TAIPEI (Taiwan News) — After being freed on bail in a massive investigation into bribery, ex-legislator Hsu Yung-ming (徐永明) announced Wednesday (Aug. 5) he was resigning from the New Power Party (NPP) he once led as chairman.
The political scientist was released after posting bail of NT$800,000 (US$27,000) Tuesday (Aug. 4), but three incumbent lawmakers, Chen Chao-ming (陳超明) and Sufin Siluko (廖國棟) of the Kuomintang (KMT), and Su Chen-ching (蘇震清) of the Democratic Progressive Party (DPP) were ordered detained.
The alleged bribery case involving the struggle for control of the Sogo department stores in Taiwan has been described as the largest scandal to have hit the country’s Legislative Yuan so far. A former foreign minister and an independent lawmaker were also freed on bail, while the case led to the replacement of Su’s uncle as the president’s top aide, even though he was not personally involved.
Hsu told the NPP leadership Wednesday he was giving up his party membership in order to protect its internal unity and to have more time to prepare his own legal case, CNA reported. As a result, he would not appear at an NPP disciplinary committee hearing scheduled for later in the day where he had been invited to present his defense.
The former party leader had been accused of accepting NT$2 million, which a party official initially suggested had been destined to support the NPP’s finances and pay for staff salaries.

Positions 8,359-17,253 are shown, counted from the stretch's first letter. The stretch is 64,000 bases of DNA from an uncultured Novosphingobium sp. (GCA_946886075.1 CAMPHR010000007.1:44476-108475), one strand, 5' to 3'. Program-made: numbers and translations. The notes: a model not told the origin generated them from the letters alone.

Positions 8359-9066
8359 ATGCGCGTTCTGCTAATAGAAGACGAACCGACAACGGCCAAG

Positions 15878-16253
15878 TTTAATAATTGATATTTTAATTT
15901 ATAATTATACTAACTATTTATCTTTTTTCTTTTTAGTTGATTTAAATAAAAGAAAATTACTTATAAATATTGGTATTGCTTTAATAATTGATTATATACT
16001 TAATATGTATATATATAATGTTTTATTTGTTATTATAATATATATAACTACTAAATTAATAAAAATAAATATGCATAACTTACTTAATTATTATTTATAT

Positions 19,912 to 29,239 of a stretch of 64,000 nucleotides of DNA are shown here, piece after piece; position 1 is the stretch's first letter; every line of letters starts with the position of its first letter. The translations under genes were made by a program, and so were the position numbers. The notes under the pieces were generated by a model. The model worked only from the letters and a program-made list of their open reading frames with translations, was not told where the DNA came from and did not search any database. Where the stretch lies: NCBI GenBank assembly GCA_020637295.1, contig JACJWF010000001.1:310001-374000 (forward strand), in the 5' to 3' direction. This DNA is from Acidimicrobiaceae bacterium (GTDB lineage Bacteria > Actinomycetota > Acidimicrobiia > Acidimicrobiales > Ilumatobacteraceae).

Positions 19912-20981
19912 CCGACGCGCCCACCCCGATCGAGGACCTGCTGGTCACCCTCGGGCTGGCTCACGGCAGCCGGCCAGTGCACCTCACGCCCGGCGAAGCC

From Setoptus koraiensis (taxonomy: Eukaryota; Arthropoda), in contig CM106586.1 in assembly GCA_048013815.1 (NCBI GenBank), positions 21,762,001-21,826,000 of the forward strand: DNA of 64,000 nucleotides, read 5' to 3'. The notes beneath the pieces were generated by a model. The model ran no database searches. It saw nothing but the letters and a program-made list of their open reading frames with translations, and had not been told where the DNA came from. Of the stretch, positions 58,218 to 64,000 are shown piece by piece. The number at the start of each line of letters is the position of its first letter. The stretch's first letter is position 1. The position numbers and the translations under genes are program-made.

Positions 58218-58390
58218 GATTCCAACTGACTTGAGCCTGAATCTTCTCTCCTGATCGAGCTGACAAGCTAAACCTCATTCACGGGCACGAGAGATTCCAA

After Hsu left court, five leading party members showed up to offer him moral support, which earned them criticism from elected NPP officials, the Liberty Times reported.
Later Wednesday, two NPP members of the Taipei City Council, Lin Ying-meng (林穎孟) and Meredith Huang (黃郁芬), announced they were leaving the party too because it had abandoned its original ideals. They said they would seat as independents in the capital’s assembly, CNA reported.
The NPP was founded by prominent members of the 2014 Sunflower Movement and had relied on a clean image to distinguish itself from the traditional parties. Over the past year, it had been hit by divisions about its relations with President Tsai Ing-wen’s (蔡英文) DPP.